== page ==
Concise, critical reviews of books, exhibitions, and projects in all areas and periods of art history and visual studies

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Philip K. Hu
Queens Borough Public Library in association with Morning Glory Publishers and Art Media Resources, 2000. 370 pp.; 180 color ills. Paper $65.00 (0964533715)
This exhibition and its accompanying catalogue bring together for the first time in the United States a dazzling variety of Chinese rare books, rubbings and maps from the extensive holdings of the National Library of China, Beijing. This joint enterprise was organized by the National Library of China and the Queens Borough Public Library as part of an on-going effort to increase international professional cooperation and information exchange between these two institutions. While the quality... Full Review
August 23, 2000
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James Meyer, ed.
Phaidon, 2005. 304 pp.; 186 color ills.; 110 b/w ills. Paper $39.95 (071484523X)
James Meyer's Minimalism is a large, weighty book, filled with pictures, in between which are crammed immense amounts of information, ranging from snippets of commentary to exhaustive philosophical analyses. The middle section of this tripartite tome contains most of the illustrations, each of which is captioned with a Cliff's-Notes-like summary. Many are very insightful and precise, providing information on materials, size, scale, and proportions along with abbreviated, sometimes... Full Review
August 23, 2000
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Anne Bermingham
Yale University Press, 2000. 304 pp.; 130 color ills.; 140 b/w ills. Cloth $75.00 (0300080395)
Ann Bermingham's eagerly awaited new book, Learning to Draw, is about much more than the development of drawing practices. As the subtitle, Studies in the Cultural History of a Polite and Useful Art, suggests, this is a wider history of the formation of the individual as a subject in (visual) culture. It analyzes the way drawing "resulted in an aestheticization of the self and the things of everyday life," a phenomenon that Bermingham sees as an important characteristic of the... Full Review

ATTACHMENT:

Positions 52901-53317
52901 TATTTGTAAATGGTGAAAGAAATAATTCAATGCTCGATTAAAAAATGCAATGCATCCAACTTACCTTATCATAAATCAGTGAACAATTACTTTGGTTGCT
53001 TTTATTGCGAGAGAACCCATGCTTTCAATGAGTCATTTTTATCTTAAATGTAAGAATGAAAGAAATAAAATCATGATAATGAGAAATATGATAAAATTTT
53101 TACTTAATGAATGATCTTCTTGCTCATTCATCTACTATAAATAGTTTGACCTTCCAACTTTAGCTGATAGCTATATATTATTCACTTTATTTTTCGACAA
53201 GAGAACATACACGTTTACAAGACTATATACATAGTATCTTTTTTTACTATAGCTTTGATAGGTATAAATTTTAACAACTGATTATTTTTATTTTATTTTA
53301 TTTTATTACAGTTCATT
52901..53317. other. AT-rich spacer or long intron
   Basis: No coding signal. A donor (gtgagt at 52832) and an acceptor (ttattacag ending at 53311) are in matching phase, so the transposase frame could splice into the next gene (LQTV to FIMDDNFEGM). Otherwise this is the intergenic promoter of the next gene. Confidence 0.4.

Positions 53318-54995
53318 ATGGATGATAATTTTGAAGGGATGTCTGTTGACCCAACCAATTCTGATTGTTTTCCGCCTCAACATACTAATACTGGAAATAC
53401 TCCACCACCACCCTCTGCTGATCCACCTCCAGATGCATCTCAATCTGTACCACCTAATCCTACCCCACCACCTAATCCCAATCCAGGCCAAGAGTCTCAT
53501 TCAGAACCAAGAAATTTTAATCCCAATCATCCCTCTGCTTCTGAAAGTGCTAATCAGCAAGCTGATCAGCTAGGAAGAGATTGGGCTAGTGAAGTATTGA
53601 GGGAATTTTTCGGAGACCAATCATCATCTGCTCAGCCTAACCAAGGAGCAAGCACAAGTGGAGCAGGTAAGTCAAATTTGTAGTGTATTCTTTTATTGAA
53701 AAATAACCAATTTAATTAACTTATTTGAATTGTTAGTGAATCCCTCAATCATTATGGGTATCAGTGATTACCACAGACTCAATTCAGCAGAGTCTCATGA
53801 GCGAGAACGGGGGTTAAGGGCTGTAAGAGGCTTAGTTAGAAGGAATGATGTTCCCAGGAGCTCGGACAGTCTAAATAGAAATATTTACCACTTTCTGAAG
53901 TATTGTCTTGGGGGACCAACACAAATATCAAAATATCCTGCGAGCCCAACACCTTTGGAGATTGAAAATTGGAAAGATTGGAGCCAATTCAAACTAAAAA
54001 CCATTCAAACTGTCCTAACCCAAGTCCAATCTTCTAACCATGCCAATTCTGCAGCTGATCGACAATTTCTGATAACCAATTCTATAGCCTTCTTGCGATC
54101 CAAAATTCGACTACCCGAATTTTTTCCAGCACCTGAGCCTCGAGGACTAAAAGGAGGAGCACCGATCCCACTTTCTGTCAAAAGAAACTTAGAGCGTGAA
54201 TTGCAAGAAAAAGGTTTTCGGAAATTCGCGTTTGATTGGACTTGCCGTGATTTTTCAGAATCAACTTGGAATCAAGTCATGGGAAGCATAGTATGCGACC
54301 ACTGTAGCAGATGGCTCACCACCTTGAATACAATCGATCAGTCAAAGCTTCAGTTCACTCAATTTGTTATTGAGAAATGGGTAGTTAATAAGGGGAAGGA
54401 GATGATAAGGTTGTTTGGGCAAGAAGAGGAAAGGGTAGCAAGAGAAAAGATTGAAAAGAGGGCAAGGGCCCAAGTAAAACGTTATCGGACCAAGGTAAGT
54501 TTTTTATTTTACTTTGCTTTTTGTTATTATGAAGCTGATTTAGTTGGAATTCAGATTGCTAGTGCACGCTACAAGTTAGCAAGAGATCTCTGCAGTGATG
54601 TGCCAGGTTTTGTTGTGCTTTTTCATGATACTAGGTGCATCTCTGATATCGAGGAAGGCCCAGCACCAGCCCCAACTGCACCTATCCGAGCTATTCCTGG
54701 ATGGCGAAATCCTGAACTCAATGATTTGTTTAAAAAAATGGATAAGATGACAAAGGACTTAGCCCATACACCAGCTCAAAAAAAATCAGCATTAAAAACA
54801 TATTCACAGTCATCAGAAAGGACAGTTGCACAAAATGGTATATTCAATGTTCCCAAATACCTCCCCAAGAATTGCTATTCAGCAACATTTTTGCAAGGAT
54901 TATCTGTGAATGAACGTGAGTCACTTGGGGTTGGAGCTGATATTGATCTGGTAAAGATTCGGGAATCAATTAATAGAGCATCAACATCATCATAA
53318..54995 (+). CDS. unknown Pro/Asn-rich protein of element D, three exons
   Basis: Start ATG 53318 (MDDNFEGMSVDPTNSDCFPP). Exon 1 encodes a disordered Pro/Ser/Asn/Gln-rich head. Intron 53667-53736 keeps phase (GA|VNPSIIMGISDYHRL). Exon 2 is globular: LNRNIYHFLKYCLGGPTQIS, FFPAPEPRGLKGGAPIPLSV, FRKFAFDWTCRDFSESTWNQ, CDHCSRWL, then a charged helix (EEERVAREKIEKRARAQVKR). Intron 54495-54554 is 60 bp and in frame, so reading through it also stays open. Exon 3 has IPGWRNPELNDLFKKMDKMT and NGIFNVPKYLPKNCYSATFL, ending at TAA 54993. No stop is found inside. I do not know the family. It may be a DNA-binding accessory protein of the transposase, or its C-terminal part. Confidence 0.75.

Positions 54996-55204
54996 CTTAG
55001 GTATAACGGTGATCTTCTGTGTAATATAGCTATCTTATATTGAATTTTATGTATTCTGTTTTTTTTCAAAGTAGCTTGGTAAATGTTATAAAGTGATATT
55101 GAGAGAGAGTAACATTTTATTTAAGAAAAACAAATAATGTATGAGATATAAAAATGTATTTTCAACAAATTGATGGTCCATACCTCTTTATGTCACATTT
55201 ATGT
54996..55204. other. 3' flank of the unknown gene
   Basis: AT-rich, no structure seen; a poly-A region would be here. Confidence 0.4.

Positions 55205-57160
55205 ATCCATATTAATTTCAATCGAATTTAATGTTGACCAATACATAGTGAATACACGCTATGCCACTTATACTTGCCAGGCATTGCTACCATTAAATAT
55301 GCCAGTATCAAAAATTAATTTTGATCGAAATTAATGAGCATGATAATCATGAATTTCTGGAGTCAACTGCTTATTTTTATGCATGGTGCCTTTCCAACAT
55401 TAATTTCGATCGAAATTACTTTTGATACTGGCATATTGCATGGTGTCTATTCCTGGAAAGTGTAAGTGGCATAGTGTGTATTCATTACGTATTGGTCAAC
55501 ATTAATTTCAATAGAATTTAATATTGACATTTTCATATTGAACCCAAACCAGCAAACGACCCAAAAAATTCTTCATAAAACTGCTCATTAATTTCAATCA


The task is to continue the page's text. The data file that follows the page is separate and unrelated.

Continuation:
August 23, 2000
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Mark Ledbury
Voltaire Foundation, 2000. 366 pp.; 50 b/w ills. Cloth $98.00 (0729407039)
Writing on the Salon of 1755, the abbé de la Porte concluded his enthusiastic review of Jean-Baptiste Greuze with the phrase, "One would like to know him." (quoted in Munhall, Jean-Baptiste Greuze, 11). This comment is ambiguous, since, despite his longing to know Greuze, it was apparently clear to the abbé that the work and the man were not transparent reflections of each other. For modern audiences, such longing is puzzling: we think we know Greuze all too well. Even some of... Full Review
August 22, 2000
William E. Wallace
Hong Kong: Hugh Laueter Levin Associates, 1998. 267 pp.; 139 color ills.; 133 b/w ills. Cloth $95.00 (0883632071)
There are, I'm sure, many people in the world who feel that no more can be said about Michelangelo and that, really, no more ought to be said. At the same time, there seems to be no limit to the number of people who simply want to look at his work--crowds are undiminished at the Sistine Chapel, and large-scale, lavishly-produced picture books continue to be made. In recent years, these books have been rather selective: the many variants of glorious restorations, the early work, and the... Full Review